John Middleton Murry
Biography of John Middleton Murry
John Middleton Murry (6 August 1889 – 12 March 1957) was an English writer. He was prolific, producing more than 60 books and thousands of essays and reviews on literature, social issues, politics, and religion during his lifetime. A prominent critic, Murry is best remembered for his association with Katherine Mansfield, whom he married as her second husband, in 1918, his friendship with D. H. Lawrence, and his friendship (and brief affair) with Frieda Lawrence. Following Mansfield's death, Murry edited her work.
He was born in Peckham, London, the son of a civil servant. He was educated at Christ's Hospital and Brasenose College, Oxford. There he met the writer Joyce Cary, a lifelong friend.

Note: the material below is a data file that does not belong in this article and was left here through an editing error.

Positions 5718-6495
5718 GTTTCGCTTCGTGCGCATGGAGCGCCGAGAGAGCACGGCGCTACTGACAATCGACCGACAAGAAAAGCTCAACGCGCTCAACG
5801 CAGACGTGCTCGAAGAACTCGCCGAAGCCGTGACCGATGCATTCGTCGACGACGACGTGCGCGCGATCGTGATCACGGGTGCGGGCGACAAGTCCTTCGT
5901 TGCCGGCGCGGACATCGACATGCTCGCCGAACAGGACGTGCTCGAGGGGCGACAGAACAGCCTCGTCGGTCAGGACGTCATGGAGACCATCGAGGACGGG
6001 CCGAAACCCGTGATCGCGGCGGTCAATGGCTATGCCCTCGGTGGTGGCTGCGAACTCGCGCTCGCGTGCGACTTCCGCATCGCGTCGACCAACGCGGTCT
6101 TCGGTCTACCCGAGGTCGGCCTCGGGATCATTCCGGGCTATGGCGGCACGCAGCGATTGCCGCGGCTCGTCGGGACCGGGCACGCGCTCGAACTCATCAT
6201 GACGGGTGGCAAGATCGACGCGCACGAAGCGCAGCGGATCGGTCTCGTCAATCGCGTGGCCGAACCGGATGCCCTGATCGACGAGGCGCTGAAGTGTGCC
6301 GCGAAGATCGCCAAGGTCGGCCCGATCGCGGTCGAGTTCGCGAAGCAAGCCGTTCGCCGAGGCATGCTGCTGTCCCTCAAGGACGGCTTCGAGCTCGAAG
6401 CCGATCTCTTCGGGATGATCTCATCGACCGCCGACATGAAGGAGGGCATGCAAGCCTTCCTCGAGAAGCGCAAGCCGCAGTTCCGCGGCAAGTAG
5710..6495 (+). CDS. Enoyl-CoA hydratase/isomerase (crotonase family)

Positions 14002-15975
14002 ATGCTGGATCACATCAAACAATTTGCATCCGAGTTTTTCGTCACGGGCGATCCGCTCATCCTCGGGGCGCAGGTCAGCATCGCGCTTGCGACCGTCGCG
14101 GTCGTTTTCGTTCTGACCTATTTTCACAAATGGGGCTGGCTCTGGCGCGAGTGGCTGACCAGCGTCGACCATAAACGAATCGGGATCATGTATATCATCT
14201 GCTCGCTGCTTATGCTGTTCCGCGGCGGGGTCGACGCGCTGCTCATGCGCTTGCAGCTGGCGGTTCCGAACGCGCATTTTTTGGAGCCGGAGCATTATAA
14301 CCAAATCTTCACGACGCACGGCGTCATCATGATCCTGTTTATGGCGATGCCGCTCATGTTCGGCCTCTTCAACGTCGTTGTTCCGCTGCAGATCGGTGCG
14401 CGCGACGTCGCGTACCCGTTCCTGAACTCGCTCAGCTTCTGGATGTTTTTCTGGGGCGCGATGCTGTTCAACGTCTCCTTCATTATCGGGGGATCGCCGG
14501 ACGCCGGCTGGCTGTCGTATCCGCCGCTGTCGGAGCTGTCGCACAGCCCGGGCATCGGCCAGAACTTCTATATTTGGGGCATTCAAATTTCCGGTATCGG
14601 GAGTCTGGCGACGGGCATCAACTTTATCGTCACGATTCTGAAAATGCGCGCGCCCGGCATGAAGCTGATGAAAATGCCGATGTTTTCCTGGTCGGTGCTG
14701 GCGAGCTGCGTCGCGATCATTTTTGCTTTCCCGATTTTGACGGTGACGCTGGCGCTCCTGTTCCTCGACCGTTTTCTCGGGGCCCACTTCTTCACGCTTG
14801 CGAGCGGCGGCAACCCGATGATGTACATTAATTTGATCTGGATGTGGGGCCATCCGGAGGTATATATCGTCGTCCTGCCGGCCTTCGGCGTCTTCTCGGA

He met Katherine Mansfield at the end of 1911, through W. L. George. His intense relationship with her, her early death, and his subsequent allusions to it, shaped both his later life and the attitudes (often hostile) of others to him. Leonard Woolf in his memoirs called Murry "Pecksniffian". By 1933 his reputation "had touched bottom", and Rayner Heppenstall's short book of 1934, John Middleton Murry: A Study in Excellent Normality, could note that he was "the best-hated man of letters in the country".
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